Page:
While today’s topic was feedback and assessment, we also needed to do some work toward a couple of the big assignments coming up on the horizon. So while we waited for the time of our guest speaker’s visit, we revisited the textbook assignment as way to start thinking through what we may want to change and update in USF’s textbook.
We gathered together some of the common topics from the reviews and then discussed them in tandem with looking at a summary of assignments from 97 institutions across the US. What we learned from these different data points–including your own growing knowledge–was that there are some things that need to be included but lots of room to do things better.
The related conversation about how to code qualitative data and make sense of messy data was a useful one that I was glad that Sara also touched on about the process of coding, how codes are determined, and how many do you need. This is an important conversation we need to continue as we move toward your own research study designs.
Following is the whiteboard where we did out work.
The circled items are topics that need to be included along with the upper right hand corner of an assortment of specific genres that need to be considered. We also settled on a core text with specialized scenarios or cases.
This discussion of topics and assignments was really fruitful because it brought together the two main themes of the course: the content of TPC service courses and how to teach (in general and the service course specifically). Questions about how the classroom exercise was conducted (thanks for challenging the process!!) tied back to previous conversations (particularly last week) about how to purposely create exercises, assignments, and readings that move toward learning outcomes. While the exercise was a little clunky on one hand, it brought together past discussions, assignments, and homework in a way where we could talk about the structure of the course. In particular, the scaffolding of the assignments was made completely transparent in how they all go together. Voila!
Feedback and Assessment
The discussion about the textbooks and assignments lead us into the main topic for tonight, which was feedback (formative comments that are meant to improve student writing) and assessment (summative “things” that are generally a grade).
While we didn’t get to the rubrics that you found, we did have a pretty good discussion that seemed to be a bit of a downer. The primary reason for that downer was the ongoing issue of the need to provide feedback but the fact that often students don’t read it. The reading for this week were united in showing the areas that need improvement in the current standard of practice.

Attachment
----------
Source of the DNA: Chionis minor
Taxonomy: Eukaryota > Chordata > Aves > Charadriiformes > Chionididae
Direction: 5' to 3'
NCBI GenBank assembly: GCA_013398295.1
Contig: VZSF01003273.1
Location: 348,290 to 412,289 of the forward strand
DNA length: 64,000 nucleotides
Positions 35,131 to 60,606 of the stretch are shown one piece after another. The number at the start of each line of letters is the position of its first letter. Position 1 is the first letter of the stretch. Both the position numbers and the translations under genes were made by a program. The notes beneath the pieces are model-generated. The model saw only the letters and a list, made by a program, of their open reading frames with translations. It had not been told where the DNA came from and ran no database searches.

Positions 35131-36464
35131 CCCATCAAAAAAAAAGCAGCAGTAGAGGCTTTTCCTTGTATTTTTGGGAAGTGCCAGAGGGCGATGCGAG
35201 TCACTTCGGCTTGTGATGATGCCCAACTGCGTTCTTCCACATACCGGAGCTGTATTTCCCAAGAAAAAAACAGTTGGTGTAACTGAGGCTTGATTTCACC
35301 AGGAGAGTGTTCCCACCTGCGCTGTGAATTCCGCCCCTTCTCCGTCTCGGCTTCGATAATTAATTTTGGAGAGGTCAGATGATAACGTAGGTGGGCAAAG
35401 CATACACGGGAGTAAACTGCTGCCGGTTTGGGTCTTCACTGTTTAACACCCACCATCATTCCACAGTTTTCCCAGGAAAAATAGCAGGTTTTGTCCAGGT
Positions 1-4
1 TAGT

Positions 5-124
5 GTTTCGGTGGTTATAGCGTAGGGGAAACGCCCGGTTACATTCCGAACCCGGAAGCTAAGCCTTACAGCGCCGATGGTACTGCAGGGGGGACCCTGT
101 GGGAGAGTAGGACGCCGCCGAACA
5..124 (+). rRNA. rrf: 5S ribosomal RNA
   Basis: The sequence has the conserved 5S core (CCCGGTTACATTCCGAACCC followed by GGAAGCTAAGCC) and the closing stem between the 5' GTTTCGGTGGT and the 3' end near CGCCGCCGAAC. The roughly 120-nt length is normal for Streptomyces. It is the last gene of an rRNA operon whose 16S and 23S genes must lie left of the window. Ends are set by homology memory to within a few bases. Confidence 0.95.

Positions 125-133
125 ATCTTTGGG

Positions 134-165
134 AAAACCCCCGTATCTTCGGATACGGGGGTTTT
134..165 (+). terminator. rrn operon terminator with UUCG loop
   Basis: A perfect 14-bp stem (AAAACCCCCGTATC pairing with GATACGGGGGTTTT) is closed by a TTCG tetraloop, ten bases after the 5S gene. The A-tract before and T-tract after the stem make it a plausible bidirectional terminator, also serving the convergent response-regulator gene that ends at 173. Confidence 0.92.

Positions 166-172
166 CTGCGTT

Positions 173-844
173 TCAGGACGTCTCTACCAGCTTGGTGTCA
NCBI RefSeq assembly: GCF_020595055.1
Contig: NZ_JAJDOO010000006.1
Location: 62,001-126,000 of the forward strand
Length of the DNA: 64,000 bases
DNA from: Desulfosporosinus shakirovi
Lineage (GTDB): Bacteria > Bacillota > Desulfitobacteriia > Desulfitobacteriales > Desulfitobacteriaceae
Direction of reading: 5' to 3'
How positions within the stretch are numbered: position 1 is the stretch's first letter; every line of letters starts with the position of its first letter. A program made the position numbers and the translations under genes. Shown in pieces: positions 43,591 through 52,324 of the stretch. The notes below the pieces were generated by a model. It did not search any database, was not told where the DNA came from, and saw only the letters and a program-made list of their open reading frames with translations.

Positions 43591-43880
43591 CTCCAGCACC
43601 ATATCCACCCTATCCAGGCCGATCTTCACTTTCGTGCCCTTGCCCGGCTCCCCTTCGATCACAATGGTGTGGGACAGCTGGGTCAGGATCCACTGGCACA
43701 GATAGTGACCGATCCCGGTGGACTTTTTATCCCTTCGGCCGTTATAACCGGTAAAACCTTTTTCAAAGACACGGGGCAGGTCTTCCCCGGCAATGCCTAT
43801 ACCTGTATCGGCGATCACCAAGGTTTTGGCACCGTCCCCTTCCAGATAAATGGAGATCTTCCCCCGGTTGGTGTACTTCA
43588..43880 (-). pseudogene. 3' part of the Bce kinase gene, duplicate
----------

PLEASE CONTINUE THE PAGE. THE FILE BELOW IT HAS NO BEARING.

Sara Doan’s visit to class was insightful because she connected her current research on comparing instructor attitudes about feedback to their actual practices to her own teaching practices. This meta-awareness and reflection was a great point to bring into the course because pedagogical reflection is essential to being an effective teacher and working toward finding new ways of engaging students. The intersections of Sara’s research with teaching practice make it a seamless transition, but a big takeaway is that this reflective work on practices needs to be done.
It was also great that Sara pointed out some of the same problems with the current research that y’all found as well. And another big takeaway is the desperate need for this type of pedagogical research to drive practice (rather than relying on the lore we live on now).
If we had to have one takeaway is that feedback in a service course is different and that it needs to include an explanation as to why the change needs to happen as well as an example. Like much of what we’ve discussed all term, TPC pedagogy is driven by examples and then the making of the thing. As Sara rightly pointed out, sometimes we get too caught in critique in the classroom, and for the TPC service course classroom, making–the writing–always needs to be the central focus. To get students to do that better means implementing feedback practices at the draft stage to assist students in understanding the rhetorical complexities of the writing situations.
To help with this latter idea and to expand on Sara’s excellent point about writing being part of a system, we constructed a lawn mower company on the eve of a new product launch and anniversary party. As you played the role of different divisions–from CEO to sales to executive assistant to the assembly line–it was clear how the writing that was needed by each person/division had to be connected to others (in a system) and they worked together to accomplish some action tied to a business goal. In less than 10 minutes, we acted out one of Sara’s key points. More importantly, it was a visual and performative representation of how you can make the same connections for students even without work experience and even without knowing anything about making lawnmowers!
Thank you for your attention tonight and continued good work. Have a great week!